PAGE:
Laskay, Nicholas M. B.
(2)

Aban, Inmaculada B.
(1)

Alford, Elizabeth N.
(1)

Arynchyna, Anastasia
(1)

Atchley, Travis J.
(1)

Blount, Jeffrey P.
(1)

Donahue, Brian N.
(1)

Guthrie, Barton L.
(1)

Johnston, James M.
(1)

McClugage, Samuel G.
(1)

PeraltaCarcelen, Myriam
(1)

Rahman, A. K. M. Fazlur
(1)

Rocque, Brandon G.
(1)

Rozzelle, Curtis J.
(1)

Sherrod, Brandon A.
(1)

Walker, Harrison C.
(1)

Zimmerman, Kathrin
(1)
Search Results
Travis J. Atchley, Nicholas M. B. Laskay, Brandon A. Sherrod, A. K. M. Fazlur Rahman, Harrison C. Walker and Barton L. Guthrie
OBJECTIVE
Infection and erosion following implantable pulse generator (IPG) placement are associated with morbidity and cost for patients with deep brain stimulation (DBS) systems. Here, the authors provide a detailed characterization of infection and erosion events in a large cohort that underwent DBS surgery for movement disorders.
METHODS
The authors retrospectively reviewed consecutive IPG placements and replacements in patients who had undergone DBS surgery for movement disorders at the University of Alabama at Birmingham between 2013 and 2016. IPG procedures occurring before 2013 in these patients were also captured. Descriptive statistics, survival analyses, and logistic regression were performed using generalized linear mixed effects models to examine risk factors for the primary outcomes of interest: infection within 1 year or erosion within 2 years of IPG placement.
RESULTS
In the study period, 384 patients underwent a total of 995 IPG procedures (46.4% were initial placements) and had a median followup of 2.9 years. Reoperation for infection occurred after 27 procedures (2.7%) in 21 patients (5.5%). No difference in the infection rate was observed for initial placement versus replacement (p = 0.838). Reoperation for erosion occurred after 16 procedures (1.6%) in 15 patients (3.9%). Median time to reoperation for infection and erosion was 51 days (IQR 24–129 days) and 149 days (IQR 112–285 days), respectively. Four patients with infection (19.0%) developed a second infection requiring a sameside reoperation, two of whom developed a third infection. Intraoperative vancomycin powder was used in 158 cases (15.9%) and did not decrease the infection risk (infected: 3.2% with vancomycin vs 2.6% without, p = 0.922, logrank test). On logistic regression, a previous infection increased the risk for infection (OR 35.0, 95% CI 7.9–156.2, p < 0.0001) and a lower patient BMI was a risk factor for erosion (BMI ≤ 24 kg/m^{2}: OR 3.1, 95% CI 1.1–8.6, p = 0.03).
CONCLUSIONS
IPGrelated infection and erosion following DBS surgery are uncommon but clinically significant events. Their respective timelines and risk factors suggest different etiologies and thus different potential corrective procedures.
Samuel G. McClugage III, Nicholas M. B. Laskay, Brian N. Donahue, Anastasia Arynchyna, Kathrin Zimmerman, Inmaculada B. Aban, Elizabeth N. Alford, Myriam PeraltaCarcelen, Jeffrey P. Blount, Curtis J. Rozzelle, James M. Johnston and Brandon G. Rocque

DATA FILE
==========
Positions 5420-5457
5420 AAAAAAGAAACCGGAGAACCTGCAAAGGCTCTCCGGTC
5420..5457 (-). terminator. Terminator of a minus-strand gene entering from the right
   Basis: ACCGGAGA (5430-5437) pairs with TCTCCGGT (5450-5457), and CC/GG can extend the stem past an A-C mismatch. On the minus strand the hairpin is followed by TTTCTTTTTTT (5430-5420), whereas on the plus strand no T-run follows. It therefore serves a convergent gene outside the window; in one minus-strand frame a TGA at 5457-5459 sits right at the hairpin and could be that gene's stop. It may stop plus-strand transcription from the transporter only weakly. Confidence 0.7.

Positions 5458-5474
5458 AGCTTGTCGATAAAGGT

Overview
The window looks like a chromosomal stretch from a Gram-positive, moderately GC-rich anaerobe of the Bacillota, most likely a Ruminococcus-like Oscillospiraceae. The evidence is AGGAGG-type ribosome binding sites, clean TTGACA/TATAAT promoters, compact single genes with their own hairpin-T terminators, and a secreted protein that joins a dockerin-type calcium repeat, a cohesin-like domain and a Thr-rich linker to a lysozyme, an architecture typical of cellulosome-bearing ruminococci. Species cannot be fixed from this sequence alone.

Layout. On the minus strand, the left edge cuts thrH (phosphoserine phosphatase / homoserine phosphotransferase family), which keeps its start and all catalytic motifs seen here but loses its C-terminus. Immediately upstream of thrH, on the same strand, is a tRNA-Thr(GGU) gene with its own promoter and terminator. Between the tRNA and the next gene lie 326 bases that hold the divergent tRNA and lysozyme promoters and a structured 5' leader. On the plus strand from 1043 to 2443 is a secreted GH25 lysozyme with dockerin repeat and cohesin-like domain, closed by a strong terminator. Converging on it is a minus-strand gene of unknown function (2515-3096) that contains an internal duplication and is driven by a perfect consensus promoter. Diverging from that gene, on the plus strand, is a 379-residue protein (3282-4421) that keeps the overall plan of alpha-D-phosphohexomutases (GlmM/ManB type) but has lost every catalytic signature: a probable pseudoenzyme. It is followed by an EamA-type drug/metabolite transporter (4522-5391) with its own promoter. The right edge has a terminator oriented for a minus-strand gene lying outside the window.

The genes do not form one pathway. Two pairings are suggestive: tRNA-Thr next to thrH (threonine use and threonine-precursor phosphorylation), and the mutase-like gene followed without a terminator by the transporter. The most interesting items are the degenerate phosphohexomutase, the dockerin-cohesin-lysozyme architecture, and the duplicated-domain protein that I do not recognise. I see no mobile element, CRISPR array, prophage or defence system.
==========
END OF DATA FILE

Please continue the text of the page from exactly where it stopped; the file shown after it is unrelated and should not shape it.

OBJECTIVE
Posthemorrhagic hydrocephalus of prematurity remains a significant problem in preterm infants. In the literature, there is a scarcity of data on the early disease process, when neurosurgeons are typically consulted for recommendations on treatment. Here, the authors sought to evaluate functional outcomes in premature infants at 2 years of age following treatment for posthemorrhagic hydrocephalus. Their goal was to determine the relationship between factors identifiable at the time of the initial neurosurgical consult and outcomes of patients when they are 2 years of age.
METHODS
The authors performed a retrospective chart review of premature infants treated for intraventricular hemorrhage (IVH) of prematurity (grade III and IV) between 2003 and 2014. Information from three time points (birth, first neurosurgical consult, and 2 years of age) was collected on each patient. Logistic regression analysis was performed to determine the association between variables known at the time of the first neurosurgical consult and each of the outcome variables.
RESULTS
One hundred thirty patients were selected for analysis. At 2 years of age, 16% of the patients had died, 88% had cerebral palsy/developmental delay (CP), 48% were nonverbal, 55% were nonambulatory, 33% had epilepsy, and 41% had visual impairment. In the logistic regression analysis, IVH grade was an independent predictor of CP (p = 0.004), which had an estimated probability of occurrence of 74% in grade III and 96% in grade IV. Sepsis at or before the time of consult was an independent predictor of visual impairment (p = 0.024), which had an estimated probability of 58%. IVH grade was an independent predictor of epilepsy (p = 0.026), which had an estimated probability of 18% in grade III and 43% in grade IV. The IVH grade was also an independent predictor of verbal function (p = 0.007), which had an estimated probability of 68% in grade III versus 41% in grade IV. A higher weeks gestational age (WGA) at birth was an independent predictor of the ability to ambulate (p = 0.0014), which had an estimated probability of 15% at 22 WGA and up to 98% at 36 WGA. The need for oscillating ventilation at consult was an independent predictor of death before 2 years of age (p = 0.001), which had an estimated probability of 42% in patients needing oscillating ventilation versus 13% in those who did not.
CONCLUSIONS
IVH grade was consistently an independent predictor of functional outcomes at 2 years. Gestational age at birth, sepsis, and the need for oscillating ventilation may also predict worse functional outcomes.